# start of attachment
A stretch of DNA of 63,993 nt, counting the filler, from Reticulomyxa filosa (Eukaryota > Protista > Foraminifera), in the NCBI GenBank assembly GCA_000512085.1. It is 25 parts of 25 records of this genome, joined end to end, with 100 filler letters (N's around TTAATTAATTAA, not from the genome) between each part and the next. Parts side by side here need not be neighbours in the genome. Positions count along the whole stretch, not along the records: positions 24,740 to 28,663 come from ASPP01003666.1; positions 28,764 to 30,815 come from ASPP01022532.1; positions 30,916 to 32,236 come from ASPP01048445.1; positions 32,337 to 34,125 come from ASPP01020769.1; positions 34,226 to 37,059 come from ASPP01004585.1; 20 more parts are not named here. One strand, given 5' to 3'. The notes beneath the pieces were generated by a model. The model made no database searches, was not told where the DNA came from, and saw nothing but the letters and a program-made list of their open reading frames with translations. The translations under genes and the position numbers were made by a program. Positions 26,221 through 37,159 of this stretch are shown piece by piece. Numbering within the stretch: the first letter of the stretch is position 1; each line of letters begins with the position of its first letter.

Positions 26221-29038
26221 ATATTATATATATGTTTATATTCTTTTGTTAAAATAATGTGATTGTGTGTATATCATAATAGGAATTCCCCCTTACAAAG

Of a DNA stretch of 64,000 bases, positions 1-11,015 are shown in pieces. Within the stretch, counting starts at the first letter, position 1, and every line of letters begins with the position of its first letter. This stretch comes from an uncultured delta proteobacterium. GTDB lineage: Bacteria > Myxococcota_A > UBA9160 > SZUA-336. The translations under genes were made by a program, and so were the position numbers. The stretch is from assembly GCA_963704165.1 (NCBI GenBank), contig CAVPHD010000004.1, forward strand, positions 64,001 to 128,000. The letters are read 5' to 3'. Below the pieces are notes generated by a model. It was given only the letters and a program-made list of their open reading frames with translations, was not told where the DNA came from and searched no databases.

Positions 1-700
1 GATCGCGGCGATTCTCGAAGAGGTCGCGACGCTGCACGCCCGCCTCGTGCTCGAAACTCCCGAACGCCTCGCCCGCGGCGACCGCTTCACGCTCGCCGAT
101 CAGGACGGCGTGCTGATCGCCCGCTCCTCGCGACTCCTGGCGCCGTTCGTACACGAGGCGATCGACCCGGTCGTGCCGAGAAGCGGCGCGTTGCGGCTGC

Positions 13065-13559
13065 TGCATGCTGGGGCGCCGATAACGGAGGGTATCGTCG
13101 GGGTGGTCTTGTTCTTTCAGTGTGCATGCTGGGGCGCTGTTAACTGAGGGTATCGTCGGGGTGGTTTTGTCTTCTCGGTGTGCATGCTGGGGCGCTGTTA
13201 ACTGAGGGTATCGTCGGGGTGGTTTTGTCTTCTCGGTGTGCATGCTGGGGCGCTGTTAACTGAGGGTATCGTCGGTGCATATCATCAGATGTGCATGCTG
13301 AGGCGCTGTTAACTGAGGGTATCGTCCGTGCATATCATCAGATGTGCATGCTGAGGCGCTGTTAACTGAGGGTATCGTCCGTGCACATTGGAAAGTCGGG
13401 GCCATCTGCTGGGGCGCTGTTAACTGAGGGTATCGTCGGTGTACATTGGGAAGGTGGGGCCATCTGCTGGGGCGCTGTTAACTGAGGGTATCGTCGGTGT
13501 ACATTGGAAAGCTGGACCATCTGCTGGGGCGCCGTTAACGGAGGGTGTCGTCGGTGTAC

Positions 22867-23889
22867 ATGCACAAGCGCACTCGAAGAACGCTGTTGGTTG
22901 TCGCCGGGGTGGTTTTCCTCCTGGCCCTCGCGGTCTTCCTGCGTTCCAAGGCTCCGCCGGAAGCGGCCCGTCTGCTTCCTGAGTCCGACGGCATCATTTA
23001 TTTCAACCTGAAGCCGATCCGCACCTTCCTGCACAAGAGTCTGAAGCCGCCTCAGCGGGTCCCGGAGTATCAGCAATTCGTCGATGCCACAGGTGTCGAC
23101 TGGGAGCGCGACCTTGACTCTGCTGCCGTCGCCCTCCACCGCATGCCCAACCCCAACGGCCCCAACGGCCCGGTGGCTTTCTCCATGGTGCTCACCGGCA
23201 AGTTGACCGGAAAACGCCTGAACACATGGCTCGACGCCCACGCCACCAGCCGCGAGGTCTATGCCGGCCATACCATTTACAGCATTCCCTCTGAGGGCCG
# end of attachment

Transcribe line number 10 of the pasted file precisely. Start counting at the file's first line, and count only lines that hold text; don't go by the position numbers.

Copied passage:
13101 GGGTGGTCTTGTTCTTTCAGTGTGCATGCTGGGGCGCTGTTAACTGAGGGTATCGTCGGGGTGGTTTTGTCTTCTCGGTGTGCATGCTGGGGCGCTGTTA